In­no­cent hus­band bears brunt of wife’s anger at her fa­ther

Porterville Recorder - - COMMUNITY / FAVORITES - Jeanne Phillips Dear Abby is writ­ten by Abi­gail Van Buren, also known as Jeanne Phillips, and was founded by her mother, Pauline Phillips. Write Dear Abby at or P.O. Box 69440, Los An­ge­les, CA 90069.

DEAR ABBY: I'm a 55-year-old guy stranded in a tough mar­riage sit­u­a­tion. My wife has had a se­ri­ous fall­ing-out with her fa­ther. Af­ter his wife of more than 50 years passed away, he im­me­di­ately took up with an old flame and dumped his fam­ily in fa­vor of his new lady's fam­ily.

My wife now treats me like garbage. Ap­par­ently, “all men are dogs,” and if she passes away, I “ob­vi­ously al­ready have a girl lined up to take her place,” and, oh yeah, I plan to aban­don my chil­dren in fa­vor of the new woman's fam­ily. I'm be­ing painted with a very broad brush, and it is de­stroy­ing our re­la­tion­ship.

My wife is an­gry and bit­ter all the time, and I feel aban­doned. I love her dearly and don't know what to do next, although I am think­ing of punch­ing out her fa­ther. Any thoughts are ap­pre­ci­ated. — STRANDED IN CAL­I­FOR­NIA

DEAR STRANDED: Your wife is now an “or­phan.” She's hurt, an­gry, and mis­di­rect­ing her anger at her fa­ther onto you. Of course it is un­fair to you. She needs coun­sel­ing NOW, be­fore she com­pounds her pain by de­stroy­ing her mar­riage to you. Be smart and in­sist upon it. DEAR ABBY: I'm a fifth­grader, and I'd like to know some­thing im­por­tant to girls my age. I want to know how to get a guy to be my boyfriend and the steps to get­ting him. It's hard for me to get a boyfriend.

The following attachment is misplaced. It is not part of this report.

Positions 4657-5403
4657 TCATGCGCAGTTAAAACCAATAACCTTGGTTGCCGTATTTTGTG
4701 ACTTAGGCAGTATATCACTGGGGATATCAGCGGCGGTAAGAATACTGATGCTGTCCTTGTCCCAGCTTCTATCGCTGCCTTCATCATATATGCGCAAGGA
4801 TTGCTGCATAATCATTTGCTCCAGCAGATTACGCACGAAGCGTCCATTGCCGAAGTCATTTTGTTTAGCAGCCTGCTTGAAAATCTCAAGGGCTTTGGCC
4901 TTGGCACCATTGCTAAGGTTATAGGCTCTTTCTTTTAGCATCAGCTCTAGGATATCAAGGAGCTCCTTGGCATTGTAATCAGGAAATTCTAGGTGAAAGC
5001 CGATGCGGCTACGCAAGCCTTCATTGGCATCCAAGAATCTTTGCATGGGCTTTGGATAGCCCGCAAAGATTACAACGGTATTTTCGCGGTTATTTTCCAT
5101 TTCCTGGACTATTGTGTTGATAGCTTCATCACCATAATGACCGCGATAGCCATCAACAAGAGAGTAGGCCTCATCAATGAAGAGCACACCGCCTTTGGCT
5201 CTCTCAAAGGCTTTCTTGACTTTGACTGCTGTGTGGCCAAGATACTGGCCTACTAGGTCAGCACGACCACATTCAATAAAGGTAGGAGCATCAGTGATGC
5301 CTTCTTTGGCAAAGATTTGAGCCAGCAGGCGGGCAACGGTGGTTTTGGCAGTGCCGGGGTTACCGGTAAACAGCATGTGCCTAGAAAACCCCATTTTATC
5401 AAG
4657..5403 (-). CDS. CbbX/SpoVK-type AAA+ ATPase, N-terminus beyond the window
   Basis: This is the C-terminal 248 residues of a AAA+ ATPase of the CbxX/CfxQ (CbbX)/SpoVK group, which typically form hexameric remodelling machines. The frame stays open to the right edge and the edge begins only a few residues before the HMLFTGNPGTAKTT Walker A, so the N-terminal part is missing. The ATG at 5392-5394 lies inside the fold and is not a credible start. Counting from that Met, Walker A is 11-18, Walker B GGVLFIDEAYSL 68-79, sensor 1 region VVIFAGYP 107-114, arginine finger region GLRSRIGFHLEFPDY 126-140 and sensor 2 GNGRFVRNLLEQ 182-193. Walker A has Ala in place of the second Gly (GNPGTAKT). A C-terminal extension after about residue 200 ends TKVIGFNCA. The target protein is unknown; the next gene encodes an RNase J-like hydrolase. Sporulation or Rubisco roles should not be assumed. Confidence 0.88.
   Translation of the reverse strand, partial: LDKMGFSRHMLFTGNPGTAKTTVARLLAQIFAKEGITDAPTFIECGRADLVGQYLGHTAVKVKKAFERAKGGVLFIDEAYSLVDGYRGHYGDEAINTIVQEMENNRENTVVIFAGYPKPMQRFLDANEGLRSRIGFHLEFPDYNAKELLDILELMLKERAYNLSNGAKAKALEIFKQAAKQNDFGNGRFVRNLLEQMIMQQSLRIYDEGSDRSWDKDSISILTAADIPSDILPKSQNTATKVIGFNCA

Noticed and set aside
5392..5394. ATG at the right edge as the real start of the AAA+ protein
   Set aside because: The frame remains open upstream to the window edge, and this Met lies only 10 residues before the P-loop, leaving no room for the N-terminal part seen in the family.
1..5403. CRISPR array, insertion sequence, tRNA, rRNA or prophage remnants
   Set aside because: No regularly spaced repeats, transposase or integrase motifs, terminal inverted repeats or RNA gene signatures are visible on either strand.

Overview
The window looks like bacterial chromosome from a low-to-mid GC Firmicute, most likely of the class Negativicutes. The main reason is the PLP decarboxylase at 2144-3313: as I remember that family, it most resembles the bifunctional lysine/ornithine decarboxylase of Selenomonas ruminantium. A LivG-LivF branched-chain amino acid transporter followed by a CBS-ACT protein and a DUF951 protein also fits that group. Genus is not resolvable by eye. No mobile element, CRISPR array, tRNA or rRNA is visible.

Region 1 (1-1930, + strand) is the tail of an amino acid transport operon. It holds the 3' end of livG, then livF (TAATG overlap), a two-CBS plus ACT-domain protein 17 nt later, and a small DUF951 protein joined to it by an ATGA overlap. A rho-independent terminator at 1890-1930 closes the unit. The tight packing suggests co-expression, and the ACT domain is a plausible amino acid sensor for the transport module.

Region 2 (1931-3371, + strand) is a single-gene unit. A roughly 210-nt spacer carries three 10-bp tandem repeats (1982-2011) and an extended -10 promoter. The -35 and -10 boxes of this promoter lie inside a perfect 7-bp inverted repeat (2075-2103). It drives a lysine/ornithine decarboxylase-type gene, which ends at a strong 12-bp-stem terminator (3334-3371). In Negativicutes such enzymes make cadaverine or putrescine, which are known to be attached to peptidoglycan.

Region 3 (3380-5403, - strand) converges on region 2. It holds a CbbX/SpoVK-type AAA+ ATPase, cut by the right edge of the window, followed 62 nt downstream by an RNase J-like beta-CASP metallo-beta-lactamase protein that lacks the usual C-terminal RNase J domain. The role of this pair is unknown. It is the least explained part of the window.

I know what you're go­ing to say -- I'm too young for boys. But if I am, I would like this in­for­ma­tion for fu­ture ref­er­ence. I have tried other things. Noth­ing worked, and ba­si­cally, you're my last hope. — PLAN­NING AHEAD IN BAY CITY, TEXAS

DEAR PLAN­NING AHEAD: OK, let's re­view the ba­sics. Are you neat and clean in your ap­pear­ance? Are you fun to be around and liked by your class­mates of both gen­ders? Do you smile and say hello and show an in­ter­est?

Ba­si­cally, the qual­i­ties that at­tract other girls are the same ones that will make boys pay at­ten­tion. But there's an im­por­tant point to keep in mind, and it's that while you may be de­vel­op­ing an in­ter­est in boys, many of them may not be ma­ture enough to have de­vel­oped an in­ter­est in girls yet, so be pa­tient. Fo­cus on your stud­ies, be­come in­volved in ac­tiv­i­ties you en­joy, and things will hap­pen nat­u­rally.

DEAR ABBY: Re­cently, a waiter spilled the din­ner he was car­ry­ing for an­other diner all over my coat. This is not the first time some­thing like this has hap­pened to me or some­one I was din­ing with. What is the proper thing for a restau­rant to do in a sit­u­a­tion like this? Of­fer me a free meal to cover the cost of get­ting my coat dry-cleaned? — AN­NOYED IN AUS­TRALIA

DEAR AN­NOYED: The very least you should re­ceive is an apol­ogy. If the restau­rant is Class A, the man­ager should come to your ta­ble, apol­o­gize and in­struct you to send or bring the bill for dry clean­ing your gar­ment to him or her so the es­tab­lish­ment can pay for it. Of­fer­ing to treat you to dessert would also be good pub­lic re­la­tions, but ex­pect­ing to be treated to din­ner is ex­ces­sive.

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